For Immediate Release:
June 8, 2021
Nicole Meyer 202-483-7382
San Francisco – Twitter has expanded its rules regarding hateful conduct to include a ban on hate speech based on race, ethnicity, or national origin—and in a letter sent this morning to the platform’s CEO, Jack Dorsey, PETA asks the company to ban hate speech based on species and offers to help it develop the policy.
PETA notes that referring to animals as “it,” rather than “he” or “she,” and using them as insults, such as calling a gluttonous human a “pig,” are rooted in speciesism—the misguided belief that all other animals are inferior so it’s acceptable to harm them. From a young age, children are exposed to the idea that humans’ wants, needs, and interests always trump those of other species along with messages that puppies are “friends” while chickens are “food” and mice are “pests.”
“Changing how we speak about other species can change how our society views them,” says PETA Executive Vice President Tracy Reiman. “PETA is asking Twitter to ban speciesist language and send the message that there is no ‘us’ and ‘them’—from hens to humans, we’re all animals, and we all deserve equal consideration.”
PETA’s motto reads, “Animals are not ours to experiment on, eat, wear, use for entertainment, or abuse in any other way.” For more information, please visit PETA.org or follow the group on Twitter, Facebook, or Instagram.
PETA’s letter to Dorsey follows.
June 8, 2021
Jack Dorsey, CEO
Dear Mr. Dorsey:
Greetings from People for the Ethical Treatment of Animals (PETA). We would like to thank you for banning hate speech on Twitter that is dehumanizing on the basis of race, ethnicity, age, disability, disease, and nationality—we certainly welcome this compassionate move. May we now urge you to expand your ethical position to include hateful, derogatory speciesist language that harms and degrades not just humans but all animals? Acknowledgment of speciesism and speciesist language has been a long time coming, but it is finally here.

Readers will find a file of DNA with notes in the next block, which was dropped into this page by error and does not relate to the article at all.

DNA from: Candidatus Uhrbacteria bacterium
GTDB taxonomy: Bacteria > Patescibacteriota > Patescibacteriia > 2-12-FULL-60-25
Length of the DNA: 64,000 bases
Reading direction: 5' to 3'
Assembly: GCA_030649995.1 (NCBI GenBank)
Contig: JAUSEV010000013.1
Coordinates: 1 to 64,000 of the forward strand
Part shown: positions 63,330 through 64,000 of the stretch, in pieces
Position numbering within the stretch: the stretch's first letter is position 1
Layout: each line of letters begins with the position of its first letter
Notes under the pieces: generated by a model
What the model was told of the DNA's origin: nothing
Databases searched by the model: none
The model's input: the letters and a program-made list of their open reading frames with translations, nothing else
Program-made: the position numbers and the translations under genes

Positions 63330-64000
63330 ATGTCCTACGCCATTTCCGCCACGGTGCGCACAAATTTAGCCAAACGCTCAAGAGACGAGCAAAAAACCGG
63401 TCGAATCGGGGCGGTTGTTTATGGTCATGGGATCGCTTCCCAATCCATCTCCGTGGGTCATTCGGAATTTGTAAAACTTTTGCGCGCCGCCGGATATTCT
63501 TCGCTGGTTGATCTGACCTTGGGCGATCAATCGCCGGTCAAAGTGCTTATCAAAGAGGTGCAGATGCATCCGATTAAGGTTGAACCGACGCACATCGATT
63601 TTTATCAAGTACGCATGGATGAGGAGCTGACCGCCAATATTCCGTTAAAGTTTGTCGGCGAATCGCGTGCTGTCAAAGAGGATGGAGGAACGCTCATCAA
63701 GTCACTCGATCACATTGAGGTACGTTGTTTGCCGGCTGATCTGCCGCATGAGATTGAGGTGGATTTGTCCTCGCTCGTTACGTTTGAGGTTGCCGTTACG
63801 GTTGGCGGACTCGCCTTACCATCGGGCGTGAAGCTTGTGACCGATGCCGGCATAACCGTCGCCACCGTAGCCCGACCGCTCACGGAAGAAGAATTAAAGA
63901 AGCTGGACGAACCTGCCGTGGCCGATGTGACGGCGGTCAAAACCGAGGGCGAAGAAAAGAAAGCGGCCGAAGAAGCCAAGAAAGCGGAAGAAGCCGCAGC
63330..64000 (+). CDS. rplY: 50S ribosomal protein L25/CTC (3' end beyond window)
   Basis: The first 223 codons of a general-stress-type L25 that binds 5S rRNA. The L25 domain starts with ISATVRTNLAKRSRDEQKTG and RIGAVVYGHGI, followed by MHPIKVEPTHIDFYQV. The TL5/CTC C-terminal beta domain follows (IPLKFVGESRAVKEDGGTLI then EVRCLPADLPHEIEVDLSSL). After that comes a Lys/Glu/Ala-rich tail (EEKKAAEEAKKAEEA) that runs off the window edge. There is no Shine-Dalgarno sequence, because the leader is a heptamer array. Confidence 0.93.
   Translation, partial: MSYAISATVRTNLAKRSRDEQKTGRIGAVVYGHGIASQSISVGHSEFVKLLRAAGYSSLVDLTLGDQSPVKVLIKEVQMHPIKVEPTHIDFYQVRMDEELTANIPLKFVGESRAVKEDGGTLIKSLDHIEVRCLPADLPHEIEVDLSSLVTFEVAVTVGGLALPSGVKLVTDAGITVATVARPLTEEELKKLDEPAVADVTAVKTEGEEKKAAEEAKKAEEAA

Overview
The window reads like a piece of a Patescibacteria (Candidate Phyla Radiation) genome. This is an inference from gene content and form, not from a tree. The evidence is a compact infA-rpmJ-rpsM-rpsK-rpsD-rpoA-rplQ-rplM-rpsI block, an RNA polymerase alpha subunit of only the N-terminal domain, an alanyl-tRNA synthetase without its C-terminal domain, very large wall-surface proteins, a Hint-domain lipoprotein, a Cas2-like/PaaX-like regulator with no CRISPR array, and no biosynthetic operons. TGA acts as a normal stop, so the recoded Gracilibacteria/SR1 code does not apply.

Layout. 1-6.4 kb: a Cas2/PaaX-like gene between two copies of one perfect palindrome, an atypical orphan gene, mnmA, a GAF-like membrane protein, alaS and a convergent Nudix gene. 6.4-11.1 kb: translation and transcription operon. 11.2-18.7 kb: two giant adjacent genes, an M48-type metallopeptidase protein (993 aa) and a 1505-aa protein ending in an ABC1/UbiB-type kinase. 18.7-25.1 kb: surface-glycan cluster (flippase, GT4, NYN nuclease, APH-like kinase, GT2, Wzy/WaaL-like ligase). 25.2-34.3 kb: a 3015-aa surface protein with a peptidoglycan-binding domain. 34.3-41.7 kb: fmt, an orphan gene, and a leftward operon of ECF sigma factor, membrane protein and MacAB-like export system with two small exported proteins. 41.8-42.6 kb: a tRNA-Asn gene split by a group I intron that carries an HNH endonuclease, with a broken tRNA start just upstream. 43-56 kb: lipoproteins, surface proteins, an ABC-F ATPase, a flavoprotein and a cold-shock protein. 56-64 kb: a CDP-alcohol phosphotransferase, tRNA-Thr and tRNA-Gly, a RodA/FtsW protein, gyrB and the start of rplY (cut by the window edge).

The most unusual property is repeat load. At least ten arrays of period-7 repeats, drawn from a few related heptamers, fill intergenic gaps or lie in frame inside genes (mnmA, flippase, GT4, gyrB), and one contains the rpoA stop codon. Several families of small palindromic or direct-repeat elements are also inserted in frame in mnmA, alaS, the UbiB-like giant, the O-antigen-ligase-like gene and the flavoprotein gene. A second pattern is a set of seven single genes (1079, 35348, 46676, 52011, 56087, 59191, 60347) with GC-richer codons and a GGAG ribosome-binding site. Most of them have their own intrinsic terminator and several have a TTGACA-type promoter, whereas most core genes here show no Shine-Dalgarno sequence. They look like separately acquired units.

This is no small matter: Allowing language that portrays animals as inanimate objects desensitizes the public and paves the way for the complacent acceptance of cruelty to them in all areas of life. Changing this requires an adjustment in the way we think and write, given that most of us have been conditioned since childhood to view certain species as worthy of care and compassion and others as unworthy—all based on arbitrary human preferences.
Words matter, and as our recognition and understanding of social justice evolves, our language must evolve with it. Animals are living, feeling beings, not inanimate objects. Intentionally or not, parents, teachers, the media, and others send children the message that puppies and kittens are “friends,” cows and chickens are “food,” and mice and insects are “pests.” Most children are also taught that humans’ wants, needs, and interests always trump those of any other species. We can—and must—overcome this self-serving and harmful mindset.
All animals deserve equal consideration, regardless of the way humans feel about them. We are all living beings with thoughts, feelings, and desires—and all of us should be spared pain and suffering and being treated as if we exist simply to serve others. We can start implementing this idea right now, by changing the way we speak about and refer to other animals. Rather than calling them “it,” we can call them “he” or “she.” Rather than calling someone a “chicken,” we can say “coward.” Instead of “pig,” we can say “glutton” or “repulsive.” And in place of “rat,” we can say “snitch.” By imposing a ban on speciesist language, Twitter can help drive the message that there is no “us” and “them”—we are all sentient living beings.
PETA would be happy to work with you on developing this policy. I look forward to hearing your thoughts on the matter. Thank you for your time and attention.
Executive Vice President
People for the Ethical Treatment of Animals